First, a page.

- Connected to the point-of-view is a lot of meta-information that gets dumped on the reader, which is either the result of judging the readers as being too dense to spot the author's applaudable ability to stick to certain paranomal romance or sleuthing-story formula on the dot on his or her own or it is a tell-tale-sign of parodistic writing. I tend to go with the first possibility. Gwendolyn actually tells us ""Everything about Logan screamed bad boy, from the thick, silky, ink-black hair to his intense ice blue eyes to the black leather jacket that highlighted his broad shoulders."" A thousand things just feel ""off"" to the heroine, which certainly makes her investigate. But then she misses some important clues. And in case the reader has not just noticed that things are a tad too obvious here and the heroine has a plot-lengthening moment, she emphasises her own being behind: ""I felt a memory stirring in my subconscious. Something to do with illusions. Something that I'd seen or heard or read or thought about in the last few days. Something that was important."" Well, duh.
- In addition there is the ""let's-have-a-paranormal-heroine-but-how-on-earth-can-we-make-use-of-her-powers"" dilemma. In ""Touch of Frost"" it is not as bad as in, for example, Clarity. But if the heroine would play her cards, or rather abilities, right, there would be no need for her to admit repeatedly that she is no Veronica Mars. Gwen, whose gift is ""touch magic"" - having visions when touching people or people's objects -, breaks into a room to find clues about a murder, but actually tries to avoid touching most things in there. She takes out a book with a sticky note tacked to a rather relevant looking paragraph, but a day later she has still not tried her power on it. Gwen's reluctance is feebly explained away by her fear of reliving horrible moments or learning secrets without the consent of people she respects, but in the light of solving the case - and the fact, that Gwen earns money by locating lost and sometimes embarrassing stuff - that sounds far-fetched.
- The heroine's ""I-avoid-touching-people"" strategy certainly works beautifully with the ""Save-the-heroine's-virginity-for-the-last-installment-or-forever"" rule most paranormal young adult romance sticks to. Gwenny is even of the unkissed sort and ohhh does she want to make out with the bad, but life-saving boy, but then she would compromise him by learning all his and his family's dirty secrets and probably his hot and dirty thoughts on top. Therefore she takes down her open arms in time, makes a double morron out of herself verbally, has the love interest's half-melted ice-eyes turn to popsicles and does not get a third chance in the end, because by then we have - just in time - switched to the moody-broody ""I-cannot-have-you-know-my-dark-secret-and-my-utterly-ugly-side-yet-although-I-crave-you"" part of the required plot development. Who would have guessed, huh?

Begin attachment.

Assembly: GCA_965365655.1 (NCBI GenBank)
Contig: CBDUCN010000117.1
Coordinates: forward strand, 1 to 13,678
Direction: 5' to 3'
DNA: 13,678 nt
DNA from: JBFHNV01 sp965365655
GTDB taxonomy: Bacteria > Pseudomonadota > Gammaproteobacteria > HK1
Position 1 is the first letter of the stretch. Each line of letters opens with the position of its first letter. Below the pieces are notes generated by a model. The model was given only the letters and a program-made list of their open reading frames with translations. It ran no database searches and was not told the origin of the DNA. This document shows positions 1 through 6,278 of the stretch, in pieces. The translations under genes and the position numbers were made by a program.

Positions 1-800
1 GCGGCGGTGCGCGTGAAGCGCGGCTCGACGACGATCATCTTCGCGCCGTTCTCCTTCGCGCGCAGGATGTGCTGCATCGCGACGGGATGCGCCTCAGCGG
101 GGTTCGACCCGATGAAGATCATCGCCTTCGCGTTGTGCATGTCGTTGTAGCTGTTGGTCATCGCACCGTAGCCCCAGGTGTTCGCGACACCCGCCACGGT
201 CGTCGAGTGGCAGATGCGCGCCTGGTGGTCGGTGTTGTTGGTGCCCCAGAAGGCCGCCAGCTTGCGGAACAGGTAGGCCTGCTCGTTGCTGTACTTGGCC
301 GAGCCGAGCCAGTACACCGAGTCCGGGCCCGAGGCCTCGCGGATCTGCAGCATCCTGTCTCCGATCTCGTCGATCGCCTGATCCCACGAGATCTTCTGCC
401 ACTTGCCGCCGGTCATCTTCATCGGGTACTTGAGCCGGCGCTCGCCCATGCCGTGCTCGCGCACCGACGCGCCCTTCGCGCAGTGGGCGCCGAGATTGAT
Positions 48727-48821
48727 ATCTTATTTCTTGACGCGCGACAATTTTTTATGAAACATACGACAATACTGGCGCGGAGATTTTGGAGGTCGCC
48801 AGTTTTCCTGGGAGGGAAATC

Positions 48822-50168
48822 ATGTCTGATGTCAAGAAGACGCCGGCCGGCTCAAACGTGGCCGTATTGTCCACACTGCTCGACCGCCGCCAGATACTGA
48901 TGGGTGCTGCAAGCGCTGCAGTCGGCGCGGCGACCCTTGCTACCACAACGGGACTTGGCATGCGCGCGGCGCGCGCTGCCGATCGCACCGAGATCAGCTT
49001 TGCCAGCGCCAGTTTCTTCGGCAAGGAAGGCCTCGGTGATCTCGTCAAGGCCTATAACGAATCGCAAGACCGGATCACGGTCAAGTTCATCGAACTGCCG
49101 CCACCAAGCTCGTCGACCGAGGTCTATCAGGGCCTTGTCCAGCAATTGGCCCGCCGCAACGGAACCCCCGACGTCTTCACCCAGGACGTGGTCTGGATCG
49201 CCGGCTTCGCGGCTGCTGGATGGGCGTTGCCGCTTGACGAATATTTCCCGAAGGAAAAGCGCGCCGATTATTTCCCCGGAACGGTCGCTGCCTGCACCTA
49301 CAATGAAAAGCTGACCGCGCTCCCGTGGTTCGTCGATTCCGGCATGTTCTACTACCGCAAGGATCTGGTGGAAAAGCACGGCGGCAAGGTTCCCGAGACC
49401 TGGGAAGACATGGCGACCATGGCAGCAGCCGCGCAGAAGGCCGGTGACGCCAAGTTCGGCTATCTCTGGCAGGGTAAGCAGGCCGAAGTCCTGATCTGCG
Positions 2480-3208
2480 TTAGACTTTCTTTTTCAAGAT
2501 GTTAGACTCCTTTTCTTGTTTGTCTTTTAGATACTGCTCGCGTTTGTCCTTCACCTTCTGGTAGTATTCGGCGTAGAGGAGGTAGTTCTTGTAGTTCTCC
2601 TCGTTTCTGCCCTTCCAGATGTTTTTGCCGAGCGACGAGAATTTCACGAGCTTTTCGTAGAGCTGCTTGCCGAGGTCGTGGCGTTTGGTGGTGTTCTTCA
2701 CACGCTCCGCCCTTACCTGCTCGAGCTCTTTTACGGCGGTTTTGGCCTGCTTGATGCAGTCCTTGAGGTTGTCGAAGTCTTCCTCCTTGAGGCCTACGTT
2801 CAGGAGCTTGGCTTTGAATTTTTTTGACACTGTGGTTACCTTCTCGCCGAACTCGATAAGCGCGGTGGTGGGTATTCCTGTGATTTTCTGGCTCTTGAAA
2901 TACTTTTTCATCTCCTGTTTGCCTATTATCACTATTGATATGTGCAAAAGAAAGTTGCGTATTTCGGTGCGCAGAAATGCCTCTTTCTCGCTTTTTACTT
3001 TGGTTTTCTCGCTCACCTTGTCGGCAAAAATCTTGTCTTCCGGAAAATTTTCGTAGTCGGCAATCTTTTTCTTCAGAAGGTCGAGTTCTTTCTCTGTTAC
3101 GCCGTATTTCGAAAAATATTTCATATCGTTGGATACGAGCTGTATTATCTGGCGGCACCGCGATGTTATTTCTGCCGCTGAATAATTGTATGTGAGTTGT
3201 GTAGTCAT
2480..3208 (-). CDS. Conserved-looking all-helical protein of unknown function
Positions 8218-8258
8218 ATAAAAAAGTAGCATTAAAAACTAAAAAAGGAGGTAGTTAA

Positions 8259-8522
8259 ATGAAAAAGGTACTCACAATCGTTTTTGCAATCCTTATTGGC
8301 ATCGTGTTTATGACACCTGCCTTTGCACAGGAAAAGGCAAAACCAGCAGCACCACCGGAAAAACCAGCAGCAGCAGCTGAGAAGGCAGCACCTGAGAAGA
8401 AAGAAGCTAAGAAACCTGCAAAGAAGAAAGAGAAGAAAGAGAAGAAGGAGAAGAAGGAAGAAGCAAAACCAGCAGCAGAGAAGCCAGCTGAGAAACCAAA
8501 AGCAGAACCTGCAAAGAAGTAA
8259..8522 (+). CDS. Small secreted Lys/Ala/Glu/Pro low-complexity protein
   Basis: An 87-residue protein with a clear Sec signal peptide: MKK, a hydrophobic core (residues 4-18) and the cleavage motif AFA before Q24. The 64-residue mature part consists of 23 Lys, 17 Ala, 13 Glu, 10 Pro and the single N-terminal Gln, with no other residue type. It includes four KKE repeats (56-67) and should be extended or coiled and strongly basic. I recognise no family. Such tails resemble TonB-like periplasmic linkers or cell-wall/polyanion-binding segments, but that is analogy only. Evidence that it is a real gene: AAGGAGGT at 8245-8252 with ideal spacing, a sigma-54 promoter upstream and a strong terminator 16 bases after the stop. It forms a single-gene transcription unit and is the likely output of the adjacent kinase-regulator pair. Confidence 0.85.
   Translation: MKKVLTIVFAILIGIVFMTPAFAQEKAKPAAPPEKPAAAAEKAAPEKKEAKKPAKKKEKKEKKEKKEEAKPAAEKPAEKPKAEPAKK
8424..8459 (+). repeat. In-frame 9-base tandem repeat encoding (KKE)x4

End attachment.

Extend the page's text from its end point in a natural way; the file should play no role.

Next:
That would be all for now. Before you say it, I have to bring it on the table myself: I cannot successfully explain what made me read a paranormal boarding school romance again after so many disappointments. Must have been the high average rating plus the enthusiasm of several of my friends - or my indestructable hope that Enid Blython and J. K. Rowlings cannot be the only ones who were able to pull off addictive stories set in boarding school environments.(less)
Meh-meh. I really think that a bEarding-school story would have been far more orginal than this "followed-all-baking-instructions-for-paranomal-young-...moreMeh-meh. I really think that a bEarding-school story would have been far more orginal than this "followed-all-baking-instructions-for-paranomal-young-adult" boarding-school girly-girl, let's-kiss-the-presumably-hot-and-bad-but-taken warlock, "three-mean-girls-shall-you-be" witchy-washy is.
Please pat me on my back! Finishing this with only skipping half a page now and then took almost all my witch-power for today.(less)
4,5 stars!! I am quite overwelmed by how much I liked Ballad, since after reading Lament I expected a sequel that would also barely make it into the "...more4,5 stars!! I am quite overwelmed by how much I liked Ballad, since after reading Lament I expected a sequel that would also barely make it into the "It-was-enjoyable-but-didn't-touch-me" category. In most cases sequels even take a slight - or not so slight - drop for me. Surprisingly Ballad turned out to be what I wished Lament had been: A beautiful but eerie story in which humans meet dangerous, but alluring and likable faeries. Both worlds are shaken up. Both main characters change because of the encounter. James was the character I liked best in Lament, anyway. And his story told in turns with faerie muse Nuala tucked at my heart strings in a way Deidre's narration would not and could not. (Oh, how I wished for a miracle in the end! A sure sign of success of the author's efforts to engage the reader.) I was so very afraid of Nuala hurting James in the beginning, but after a few chapters she started to grow on me, which is how it should be in my opinion. Ballad, which was featuring Deidre, too, in the form of unsent text messages, confirmed my slight dislike of "the cloverhand" and opened my eyes to why Lament and I could not and did not really click. A short comment on the cover: It fits "like a fist on an eye" as we would say in German.
P.S.: I am sorry, Jessi, for stowing Ballad away on my keepers shelf after having set up your hope. Borrowing is certainly possible ;-).(less)